Earlier this year, I wrote about the efforts of the Progeria Research Foundation to offer new hope to children affected by the rare disease progeria, by boosting access to the drug lonafarnib. To better understand the lives of those affected progeria and the work of the Progeria Research Foundation, I interviewed Audrey Gordon, President and Executive Director of the Progeria Research Foundation and Leslie Gordon, M.D., PhD, the Foundation’s Co-founder and Medical Director.
- Thank you for agreeing to speak with me. Could you tell our readers about what progeria is?
Progeria is a rare, fatal, paediatric “rapid aging” disease. Without treatment, children with progeria die of heart disease usually in their teens. Children with progeria are born looking normal, but in their first year of life they begin to lose their hair, fail to grow, and in time develop heart disease. The mission of the Progeria Research Foundation, a nonprofit advocacy group, is to find the cause, treatments and cure for children with progeria worldwide.
Progeria is caused by a genetic mutation in the LMNA (“lamin A”) gene, and results in a disease-causing abnormal protein called progerin. Progerin was discovered when the gene mutation for progeria was found and is responsible for causing premature aging of the body’s cells. We now know that progerin is made in all of us, but at a much lower rate than in children with progeria. Progerin is found in cells of the cardiovascular system and increases at about three percent each year that we age. Thus, there is a real biological link between progeria and normal ageing.
- What are the main challenges faced by those affected by progeria?
Health challenges and symptoms associated with progeria include growth failure, loss of body fat and hair, skin changes, stiffness of joints, hip dislocation, generalised atherosclerosis, cardiovascular disease, and stroke. Remarkably, the intellect of children with progeria is unaffected, and despite the physical changes in their young bodies, these extraordinary children are intelligent, courageous, and full of life.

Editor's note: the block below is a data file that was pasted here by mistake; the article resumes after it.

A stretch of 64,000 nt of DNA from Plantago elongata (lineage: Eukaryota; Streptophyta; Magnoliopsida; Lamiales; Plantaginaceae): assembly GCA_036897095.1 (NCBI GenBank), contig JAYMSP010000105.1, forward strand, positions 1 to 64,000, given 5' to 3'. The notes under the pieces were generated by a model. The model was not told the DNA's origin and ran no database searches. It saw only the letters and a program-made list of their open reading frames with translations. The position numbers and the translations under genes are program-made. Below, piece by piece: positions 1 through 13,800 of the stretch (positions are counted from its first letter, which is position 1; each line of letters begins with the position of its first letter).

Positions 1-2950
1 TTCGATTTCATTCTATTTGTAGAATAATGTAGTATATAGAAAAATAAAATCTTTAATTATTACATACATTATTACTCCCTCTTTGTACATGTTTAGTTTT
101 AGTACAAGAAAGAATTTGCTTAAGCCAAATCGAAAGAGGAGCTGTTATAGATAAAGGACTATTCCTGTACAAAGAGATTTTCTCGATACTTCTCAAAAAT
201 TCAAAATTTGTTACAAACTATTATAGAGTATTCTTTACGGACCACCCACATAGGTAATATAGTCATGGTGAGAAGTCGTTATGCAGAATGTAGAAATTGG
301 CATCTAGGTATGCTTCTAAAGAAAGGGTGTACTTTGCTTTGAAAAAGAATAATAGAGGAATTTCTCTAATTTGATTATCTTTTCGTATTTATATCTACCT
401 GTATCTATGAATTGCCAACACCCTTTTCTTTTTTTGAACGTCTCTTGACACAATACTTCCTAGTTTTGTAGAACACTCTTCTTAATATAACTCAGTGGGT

- What work does the Progeria Research Foundation do?
The Progeria Research Foundation (PRF)’s mission is to discover treatments and cure for progeria. In just twenty years since our inception, PRF has achieved a number of historic milestones that have resulted in tremendous progress toward treatments and a cure for this ultra-rare, premature ageing condition, including the 2003 progeria gene discovery and the 2012 first-ever treatment discovery.
Through progeria clinical drug trials funded and coordinated by PRF, we’ve discovered a treatment, lonafarnib, which has been shown to increase lifespan and strengthen the cardiovasculature of children with progeria: stronger hearts and longer lives. In addition to lonafarnib, we also fund the exploration of other drugs and the cutting-edge gene editing field, which is exploding at a rapid pace. PRF has funded 64 researchers in fourteen different countries in the search for treatments and the cure.
PRF has many services to help these children, including genetic testing to confirm diagnosis, a cell and tissue bank to provide researchers with the tools they need, medical treatment guidelines, and programmes that enable those with progeria to access the treatment lonafarnib.
- Do you believe there are any unique circumstances those with progeria in India face?
In India, children with this very rare disease face challenges because most doctors have not treated a child with progeria. The doctors may not know much about treating the children and may not know that there is a pathway to getting the medication lonafarnib for the children. PRF can help by providing a clinical care handbook and a pathway to treatment.
- Progeria is classed as a rare disease, but that doesn’t mean it doesn’t exist. Is it a challenge to raise awareness of progeria?